By Olivier Holmey
Calls by Kenyans on Twitter (#KOT) to withdraw deposits from Kenyan mid-tier lender Chase Bank appeared to amplify a run on the bank in April.
One user wrote on the social media platform: “Don’t mess with Twitter. #KOT has shaken Chase Bank to the toes in just a few hours.” The next day, the Central Bank of Kenya placed Chase in receivership, partly blaming “inaccurate social media reports” for the crisis.
This was only the latest instance of the central bank under governor Patrick Njoroge stepping in to clean up the country’s banks. Since Njoroge assumed office in June last year, the central bank has put three banks in receivership: small-sized lender Dubai Bank Kenya, mid-sized Imperial Bank and Chase.
Beyond the fate of these individual institutions, their difficulties once again raise the question of whether or not Kenya’s banking sector, sometimes unusually innovative, is overcrowded and ripe for consolidation.
Research from Renaissance Capital shows Kenyan banks’ full-year 2015 results have an average 91% increase in non-performing loans and 167% rise in impairment charges because of tightened auditing procedures. As a result, many wonder which bank will be next to run into difficulties and face takeover by the central bank or a peer.
Conditions seem right for consolidation. RenCap analysts Adesoji Solanke and Olamipo Ogunsanya wrote on April 20: “There is a flight to quality happening and the large banks are benefiting.” The interbank market has been unbalanced, with some second and third-tier banks dependent on central bank liquidity following Chase’s problems, they added.
Their note pushed for a rise in the minimum capital base from KSh1 billion ($10 million) to at least KSh5 billion in the first instance, which should lead to a smaller bank count that can be better supervised by the regulator.
About a third of all Kenyan banks have just KSh1 billion or KSh2 billion of capital, according to RenCap, and the idea of fewer banks is gaining traction, even at the highest levels of Kenyan regulation and government. Njoroge favours consolidation, as he told Euromoney in the April issue.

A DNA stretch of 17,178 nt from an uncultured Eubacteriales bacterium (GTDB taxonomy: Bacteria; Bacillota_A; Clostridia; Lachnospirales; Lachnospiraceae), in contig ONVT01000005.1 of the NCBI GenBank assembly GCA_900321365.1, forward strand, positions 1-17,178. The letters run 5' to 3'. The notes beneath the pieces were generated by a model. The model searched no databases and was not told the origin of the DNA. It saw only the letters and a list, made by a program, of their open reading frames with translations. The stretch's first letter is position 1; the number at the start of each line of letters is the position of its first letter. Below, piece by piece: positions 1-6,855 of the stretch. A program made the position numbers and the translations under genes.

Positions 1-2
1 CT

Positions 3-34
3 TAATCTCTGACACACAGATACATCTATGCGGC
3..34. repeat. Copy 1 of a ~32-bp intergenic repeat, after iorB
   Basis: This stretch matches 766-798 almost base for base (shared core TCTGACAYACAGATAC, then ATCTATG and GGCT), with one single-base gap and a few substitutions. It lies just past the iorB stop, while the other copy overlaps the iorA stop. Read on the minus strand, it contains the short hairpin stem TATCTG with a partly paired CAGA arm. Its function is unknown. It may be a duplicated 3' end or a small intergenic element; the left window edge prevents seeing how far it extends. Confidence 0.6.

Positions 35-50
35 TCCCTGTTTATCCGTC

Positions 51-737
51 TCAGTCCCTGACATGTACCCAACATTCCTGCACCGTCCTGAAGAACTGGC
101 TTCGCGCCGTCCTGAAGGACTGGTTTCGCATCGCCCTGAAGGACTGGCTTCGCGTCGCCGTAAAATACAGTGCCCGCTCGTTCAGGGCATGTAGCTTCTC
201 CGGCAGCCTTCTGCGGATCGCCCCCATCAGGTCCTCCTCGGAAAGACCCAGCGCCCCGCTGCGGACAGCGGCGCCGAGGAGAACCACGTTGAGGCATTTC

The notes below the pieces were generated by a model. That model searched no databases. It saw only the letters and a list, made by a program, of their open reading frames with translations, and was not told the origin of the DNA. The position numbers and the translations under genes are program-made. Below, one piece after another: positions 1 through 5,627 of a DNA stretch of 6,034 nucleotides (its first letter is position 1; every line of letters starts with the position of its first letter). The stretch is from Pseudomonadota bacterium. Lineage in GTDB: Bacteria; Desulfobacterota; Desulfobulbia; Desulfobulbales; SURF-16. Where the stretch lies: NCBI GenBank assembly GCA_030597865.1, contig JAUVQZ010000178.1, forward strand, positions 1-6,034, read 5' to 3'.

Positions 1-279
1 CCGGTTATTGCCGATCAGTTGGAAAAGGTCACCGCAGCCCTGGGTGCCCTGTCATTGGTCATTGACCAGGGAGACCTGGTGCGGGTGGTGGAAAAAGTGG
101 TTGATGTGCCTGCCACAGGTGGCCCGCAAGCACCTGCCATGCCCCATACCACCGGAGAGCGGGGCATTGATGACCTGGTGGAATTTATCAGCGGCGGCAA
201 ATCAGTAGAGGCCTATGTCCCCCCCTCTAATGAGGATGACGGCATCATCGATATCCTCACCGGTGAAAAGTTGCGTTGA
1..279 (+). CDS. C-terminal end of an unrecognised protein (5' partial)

There are more than 40 banks in an economy of around $64 billion. Not everyone agrees that consolidation is desirable. Ronak Gadhia, African banks analyst at Exotix, says the closure of smaller banks, some of which focus on niche parts of the economy, could have an adverse effect.
“There are quite a few banks, compared to Nigeria or South Africa,” he says. “But consolidation can create its own problems. Many small banks serve a specific purpose.” There will not be forced regulatory consolidation, he says, but there may be tighter regulation. Because of that, some banks may no longer be profitable enough to remain independent.
Njoroge himself advocated the continued existence of niche banks during his parliamentary screening, as RenCap’s research note pointed out. Last year he warned against rushing through consolidation.
Andre DeSimone, chief executive of Kestrel Capital in Nairobi, says having niche banks “sounds theoretically nice” but there is little need for many tiny institutions serving only specific communities.
He says Kenya’s banks could have proactively consolidated of their own accord, but failed to do so. For that reason, he says, the central bank is having to step in. Asked whether it receiverships form part of a broader regulatory push for consolidation, he says: “It’s very clear that’s what’s happening.”
The central bank placed a moratorium on licensing new commercial banks in November. DeSimone says that prevents the arrival of new players, forcing anyone who wants to get into the market to buy existing banks.
With three banks going into receivership in less than a year, the pace of change is accelerating under Njoroge’s watch. That they may have happened for different reasons – Dubai Bank Kenya, in part because of what the CBK called “weak corporate governance structures”; Imperial for what it thought was misrepresentation in its financial statements, and Chase because of “liquidity difficulties – takes little away from the sense of fragility it gives the banking sector, particularly among small and mid-tier banks.
“We hadn’t seen that many receiverships in 16, 17 years,” says Gadhia.
DeSimone adds: “It has been a real wake-up call for other banks.”